There are many reasons why you might want to try meditating. It may be to calm your hectic mind so that the body can relax and invite deeper, healthy breathing and feelings of peacefulness. Or you may meditate to clear the analytical thinking brain to receive fresh creative insights about choices and decisions. Meditation also has direct healing affects for balancing blood pressure, emotional well-being, stress reduction, digestion and pain management. Ultimately though, meditation helps quiet and focus the mind so that we are calmer in dealing with challenges and more alert, compassionate and aware of inner truths.
So, how do you meditate? Some meditate while sitting erect in a straight-back chair; others sit on a cushion on the floor or ground with legs folded; others lie down flat; while some walk slowly and purposefully with focus on each step as they clear mind chatter, deepen breathing and stay present to their surroundings. Whatever method or quiet place you choose, the desired outcome is the same: inner peace and knowledge and outer calm.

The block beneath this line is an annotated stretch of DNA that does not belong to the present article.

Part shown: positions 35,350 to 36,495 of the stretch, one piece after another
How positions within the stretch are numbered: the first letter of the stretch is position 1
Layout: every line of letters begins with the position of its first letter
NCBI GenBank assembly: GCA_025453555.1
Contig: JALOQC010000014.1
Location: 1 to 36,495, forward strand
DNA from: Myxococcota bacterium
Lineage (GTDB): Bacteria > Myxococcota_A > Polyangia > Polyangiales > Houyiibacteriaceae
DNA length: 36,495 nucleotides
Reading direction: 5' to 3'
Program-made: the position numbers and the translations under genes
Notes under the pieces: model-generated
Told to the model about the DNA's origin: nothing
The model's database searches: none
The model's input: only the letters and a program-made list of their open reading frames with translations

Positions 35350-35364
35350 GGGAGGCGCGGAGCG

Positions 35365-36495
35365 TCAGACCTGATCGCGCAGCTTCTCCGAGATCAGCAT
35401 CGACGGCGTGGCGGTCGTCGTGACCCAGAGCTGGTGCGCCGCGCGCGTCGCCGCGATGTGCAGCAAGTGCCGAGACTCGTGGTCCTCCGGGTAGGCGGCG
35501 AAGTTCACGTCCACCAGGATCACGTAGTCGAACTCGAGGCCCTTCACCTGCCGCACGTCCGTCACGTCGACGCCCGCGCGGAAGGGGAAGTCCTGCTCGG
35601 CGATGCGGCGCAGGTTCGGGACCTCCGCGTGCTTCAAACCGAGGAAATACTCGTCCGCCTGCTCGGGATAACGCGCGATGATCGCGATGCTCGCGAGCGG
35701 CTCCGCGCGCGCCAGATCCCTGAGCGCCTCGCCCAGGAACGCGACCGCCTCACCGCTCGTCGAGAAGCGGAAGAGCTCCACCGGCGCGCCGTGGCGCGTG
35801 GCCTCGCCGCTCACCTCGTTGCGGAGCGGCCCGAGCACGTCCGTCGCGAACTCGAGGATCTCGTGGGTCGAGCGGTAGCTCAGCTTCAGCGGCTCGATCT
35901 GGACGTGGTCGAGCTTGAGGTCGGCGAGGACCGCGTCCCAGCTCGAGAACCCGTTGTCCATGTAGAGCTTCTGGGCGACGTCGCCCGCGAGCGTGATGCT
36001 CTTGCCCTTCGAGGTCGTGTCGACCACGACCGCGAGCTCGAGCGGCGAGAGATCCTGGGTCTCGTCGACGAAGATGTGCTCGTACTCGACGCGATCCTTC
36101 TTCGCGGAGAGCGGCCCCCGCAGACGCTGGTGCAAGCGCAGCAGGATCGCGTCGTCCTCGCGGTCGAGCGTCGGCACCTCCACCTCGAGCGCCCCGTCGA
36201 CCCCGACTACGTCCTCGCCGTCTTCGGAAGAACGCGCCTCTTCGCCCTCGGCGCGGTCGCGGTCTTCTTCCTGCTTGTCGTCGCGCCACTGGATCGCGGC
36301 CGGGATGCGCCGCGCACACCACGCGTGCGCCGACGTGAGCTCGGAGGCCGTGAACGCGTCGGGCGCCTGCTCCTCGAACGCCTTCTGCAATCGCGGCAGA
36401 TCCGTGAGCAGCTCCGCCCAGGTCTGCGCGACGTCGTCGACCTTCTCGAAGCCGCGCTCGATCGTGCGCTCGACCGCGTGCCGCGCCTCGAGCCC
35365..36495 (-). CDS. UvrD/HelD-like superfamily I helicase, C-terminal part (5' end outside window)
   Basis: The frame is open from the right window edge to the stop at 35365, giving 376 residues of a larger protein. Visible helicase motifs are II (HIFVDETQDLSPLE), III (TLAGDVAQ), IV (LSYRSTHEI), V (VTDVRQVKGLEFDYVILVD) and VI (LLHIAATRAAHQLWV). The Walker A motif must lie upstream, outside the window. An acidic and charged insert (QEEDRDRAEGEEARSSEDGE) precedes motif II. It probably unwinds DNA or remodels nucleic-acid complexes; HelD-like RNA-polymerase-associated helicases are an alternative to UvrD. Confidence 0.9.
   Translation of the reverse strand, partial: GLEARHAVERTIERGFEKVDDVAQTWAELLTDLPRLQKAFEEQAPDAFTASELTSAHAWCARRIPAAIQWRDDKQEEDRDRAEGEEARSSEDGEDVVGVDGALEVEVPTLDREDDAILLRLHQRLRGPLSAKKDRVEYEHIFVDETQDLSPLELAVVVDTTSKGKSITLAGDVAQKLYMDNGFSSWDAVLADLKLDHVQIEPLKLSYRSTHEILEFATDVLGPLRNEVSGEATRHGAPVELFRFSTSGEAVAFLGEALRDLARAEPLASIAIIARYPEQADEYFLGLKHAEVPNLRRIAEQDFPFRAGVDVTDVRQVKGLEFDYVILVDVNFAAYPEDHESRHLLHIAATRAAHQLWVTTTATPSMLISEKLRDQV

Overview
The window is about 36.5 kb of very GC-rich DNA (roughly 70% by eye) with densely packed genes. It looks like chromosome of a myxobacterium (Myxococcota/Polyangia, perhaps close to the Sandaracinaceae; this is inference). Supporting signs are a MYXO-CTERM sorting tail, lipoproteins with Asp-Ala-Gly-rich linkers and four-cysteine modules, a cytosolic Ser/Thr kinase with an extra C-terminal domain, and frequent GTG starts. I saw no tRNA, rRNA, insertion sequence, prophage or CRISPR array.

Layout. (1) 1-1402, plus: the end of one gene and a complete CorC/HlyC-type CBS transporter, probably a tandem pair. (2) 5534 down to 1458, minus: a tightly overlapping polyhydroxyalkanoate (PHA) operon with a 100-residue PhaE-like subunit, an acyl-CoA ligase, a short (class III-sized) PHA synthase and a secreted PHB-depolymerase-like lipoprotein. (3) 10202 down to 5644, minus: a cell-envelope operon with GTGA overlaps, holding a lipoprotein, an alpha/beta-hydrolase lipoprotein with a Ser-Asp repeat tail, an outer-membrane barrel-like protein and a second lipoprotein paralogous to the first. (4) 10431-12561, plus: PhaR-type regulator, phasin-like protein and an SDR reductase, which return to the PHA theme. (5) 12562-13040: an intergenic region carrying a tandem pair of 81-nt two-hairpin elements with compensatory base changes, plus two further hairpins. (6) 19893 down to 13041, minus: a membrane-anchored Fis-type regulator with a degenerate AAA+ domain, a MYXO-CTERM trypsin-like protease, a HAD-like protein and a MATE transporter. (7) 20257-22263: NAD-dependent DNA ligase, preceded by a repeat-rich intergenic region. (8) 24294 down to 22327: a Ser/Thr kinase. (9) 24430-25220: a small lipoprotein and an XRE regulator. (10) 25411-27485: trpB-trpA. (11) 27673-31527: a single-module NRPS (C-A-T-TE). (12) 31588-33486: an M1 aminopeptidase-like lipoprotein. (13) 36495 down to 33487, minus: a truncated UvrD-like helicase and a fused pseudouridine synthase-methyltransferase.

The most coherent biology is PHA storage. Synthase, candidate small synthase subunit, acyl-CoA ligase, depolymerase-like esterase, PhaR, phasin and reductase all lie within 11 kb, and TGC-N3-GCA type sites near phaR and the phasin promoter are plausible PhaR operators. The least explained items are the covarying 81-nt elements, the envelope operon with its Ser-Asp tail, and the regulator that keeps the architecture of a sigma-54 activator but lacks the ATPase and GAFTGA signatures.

Meditation is not a religion; it is a practice to strengthen calmness and focus while encouraging deeper connections to yourself, others, nature and the world. Meditation is not prayer. Prayer involves asking. Meditation is receiving, without any expectation.
Sitting quietly and still with slow, deep breaths can be more challenging than it appears; it definitely requires practice. A fleeting thought usually flows into the mind while meditating. All you need to do is gently acknowledge the presence of the thought, then send it away without judgment. Return to focusing on just breathing and emptying the mind. Easier said than done, but worth the practice and result!
One powerful benefit from practicing meditation is the discipline to observe and remain calm with less impulsive reactions or emotional outbursts no matter what chaos is thrown in your path.
Research by neuroscientists using fMRI technology measured brain waves of meditating Tibetan monks. It was discovered that through the practice of deep meditation the area of the brain for positive emotions lit up with activity reflecting the monks’ peaceful and happy state of being. Meditation is a natural mood lifter!
Where can you go to learn more or how to meditate? Yoga studios that teach Yoga Nidra techniques, Buddhist meeting groups, the ocean, your garden or other unique quiet places are all excellent sources to find your best path to calm, healthy awareness and alertness. Peace out!